Ahmad Massoud, the head of Afghanistan’s National Resistance Front, issued a warning to President Joe Biden’s administration against the threat of terrorism.

Massoud’s warning echoes his late father Ahmad Shah Massouds’ warning to the world about the threat of terrorism before the Sept. 11 terrorist attack.

Massoud’s message to the U.S. comes in his new memoir “In the Name of My Father: Struggling For Freedom in Afghanistan,” where he emphasizes the challenges and hopes of the Afghanistan people.


According to Massoud, when the U.S. withdrew the last of its troops from Afghanistan in August 2021, it created room for terrorism, and extremists may now try to strike America or Europe.

“An attack on U.S. or European soil is very much possible now. It is not about a matter of it, it’s a matter of when,” Massoud said.

Massoud, who carries on his father’s legacy, stressed the urgent need for international attention and assistance to stop potential terrorist attacks. He believes Biden needs to rethink his Afghanistan policy, or it could have greater consequences.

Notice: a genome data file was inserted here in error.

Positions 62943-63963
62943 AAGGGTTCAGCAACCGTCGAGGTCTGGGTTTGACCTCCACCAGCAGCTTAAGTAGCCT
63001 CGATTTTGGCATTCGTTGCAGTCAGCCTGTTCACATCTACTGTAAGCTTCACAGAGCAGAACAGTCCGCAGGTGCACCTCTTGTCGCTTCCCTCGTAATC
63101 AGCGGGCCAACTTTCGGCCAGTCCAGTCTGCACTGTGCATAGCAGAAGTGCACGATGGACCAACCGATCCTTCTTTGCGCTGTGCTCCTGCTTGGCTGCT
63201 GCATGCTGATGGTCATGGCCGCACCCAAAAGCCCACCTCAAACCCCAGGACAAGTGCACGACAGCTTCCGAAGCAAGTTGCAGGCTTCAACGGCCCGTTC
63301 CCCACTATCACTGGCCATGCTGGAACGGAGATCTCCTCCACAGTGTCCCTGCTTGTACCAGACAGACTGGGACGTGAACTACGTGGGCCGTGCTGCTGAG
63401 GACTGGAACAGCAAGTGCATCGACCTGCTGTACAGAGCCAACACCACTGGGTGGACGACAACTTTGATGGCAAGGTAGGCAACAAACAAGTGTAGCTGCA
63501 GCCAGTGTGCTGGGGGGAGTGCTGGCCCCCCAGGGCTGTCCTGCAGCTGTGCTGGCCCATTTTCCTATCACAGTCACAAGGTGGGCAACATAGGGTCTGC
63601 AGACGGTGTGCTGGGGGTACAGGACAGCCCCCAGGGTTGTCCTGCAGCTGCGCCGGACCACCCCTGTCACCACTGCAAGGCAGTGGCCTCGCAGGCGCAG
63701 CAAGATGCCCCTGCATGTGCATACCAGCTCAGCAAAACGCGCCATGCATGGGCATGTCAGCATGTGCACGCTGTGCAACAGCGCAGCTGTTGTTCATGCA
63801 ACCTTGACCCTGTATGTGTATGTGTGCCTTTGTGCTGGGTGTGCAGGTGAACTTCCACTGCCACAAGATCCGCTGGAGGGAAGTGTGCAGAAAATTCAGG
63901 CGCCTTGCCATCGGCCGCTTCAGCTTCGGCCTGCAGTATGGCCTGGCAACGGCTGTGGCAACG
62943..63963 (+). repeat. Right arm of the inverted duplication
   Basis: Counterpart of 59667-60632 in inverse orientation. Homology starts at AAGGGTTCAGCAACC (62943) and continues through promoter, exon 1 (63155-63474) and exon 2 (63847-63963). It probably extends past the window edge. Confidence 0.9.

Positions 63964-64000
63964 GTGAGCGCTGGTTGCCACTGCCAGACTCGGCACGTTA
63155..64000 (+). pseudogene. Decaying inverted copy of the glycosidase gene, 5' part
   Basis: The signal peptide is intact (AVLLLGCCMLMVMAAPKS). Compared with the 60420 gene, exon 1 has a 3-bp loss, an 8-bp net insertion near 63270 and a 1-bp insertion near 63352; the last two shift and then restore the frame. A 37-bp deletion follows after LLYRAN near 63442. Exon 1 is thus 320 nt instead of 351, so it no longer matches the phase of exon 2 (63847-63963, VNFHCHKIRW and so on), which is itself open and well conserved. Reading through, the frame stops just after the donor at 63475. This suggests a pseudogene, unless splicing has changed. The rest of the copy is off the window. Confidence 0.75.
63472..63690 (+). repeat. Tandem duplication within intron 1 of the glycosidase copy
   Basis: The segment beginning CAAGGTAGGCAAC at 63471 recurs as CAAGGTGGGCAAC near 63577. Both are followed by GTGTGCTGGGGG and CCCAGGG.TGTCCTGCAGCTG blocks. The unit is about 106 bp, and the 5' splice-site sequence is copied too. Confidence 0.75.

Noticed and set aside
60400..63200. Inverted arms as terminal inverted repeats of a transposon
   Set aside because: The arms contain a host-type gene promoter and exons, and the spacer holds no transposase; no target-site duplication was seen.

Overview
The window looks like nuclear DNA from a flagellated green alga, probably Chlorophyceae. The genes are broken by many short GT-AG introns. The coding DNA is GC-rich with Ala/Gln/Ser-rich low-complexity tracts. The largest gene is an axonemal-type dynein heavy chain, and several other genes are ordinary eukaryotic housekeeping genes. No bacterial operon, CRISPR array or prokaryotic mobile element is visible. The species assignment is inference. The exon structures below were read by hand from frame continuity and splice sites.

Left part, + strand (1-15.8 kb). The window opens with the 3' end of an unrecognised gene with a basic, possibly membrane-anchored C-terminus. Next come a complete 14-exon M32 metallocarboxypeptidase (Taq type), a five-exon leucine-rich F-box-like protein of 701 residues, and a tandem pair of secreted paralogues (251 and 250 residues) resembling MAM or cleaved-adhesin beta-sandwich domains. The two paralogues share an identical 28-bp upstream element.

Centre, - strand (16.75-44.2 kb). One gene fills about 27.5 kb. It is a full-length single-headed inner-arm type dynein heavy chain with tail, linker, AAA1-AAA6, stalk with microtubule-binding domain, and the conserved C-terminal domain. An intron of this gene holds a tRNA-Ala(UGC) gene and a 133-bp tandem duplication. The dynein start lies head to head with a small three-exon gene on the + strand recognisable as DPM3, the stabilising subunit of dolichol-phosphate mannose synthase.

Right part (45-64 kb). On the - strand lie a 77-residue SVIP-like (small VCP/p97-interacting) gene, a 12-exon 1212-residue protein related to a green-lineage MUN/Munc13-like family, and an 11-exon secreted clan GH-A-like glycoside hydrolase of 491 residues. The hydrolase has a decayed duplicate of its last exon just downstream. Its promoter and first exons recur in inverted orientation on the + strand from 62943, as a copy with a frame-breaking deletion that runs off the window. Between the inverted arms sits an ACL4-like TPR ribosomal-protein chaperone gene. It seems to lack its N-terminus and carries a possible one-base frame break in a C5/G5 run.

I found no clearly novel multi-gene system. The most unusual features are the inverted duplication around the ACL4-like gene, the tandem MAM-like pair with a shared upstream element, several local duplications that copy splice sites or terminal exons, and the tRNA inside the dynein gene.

He also believes that the problems he faced challenging the legitimacy of the Taliban government started with the peace deal signed by former president Donald Trump’s administration in February 2020.

Prior to the U.S. withdrawal from Afghanistan, Massoud warned the U.S. that if they didn’t establish certain conditions with the Taliban before the withdrawal, there would be greater consequences.

In an interview with the Daily Mail, Massoud confirmed that the threat of terrorism is rising due to the vacuum created by the withdrawal and proceeding peace deal.

“The political situation is helping the Taliban massively,” He said. “From Ukraine to the war in Gaza and many other things happening around the globe, it helps the fatigue from the West when they are busy elsewhere.”

In his memoir, Massoud expresses how the Afghan people feel abandoned and hopeless. He further stressed how they have been left to face a harsh regime that is taking away their fundamental rights and how they now see the West as hypocrites.”

“There is growing bitterness towards the Taliban, but the Afghanistan people feel hopeless, lonely and completely empty-handed,” Massoud said. “They are unhappy with the current situation, making it ten times or a hundred times worse.”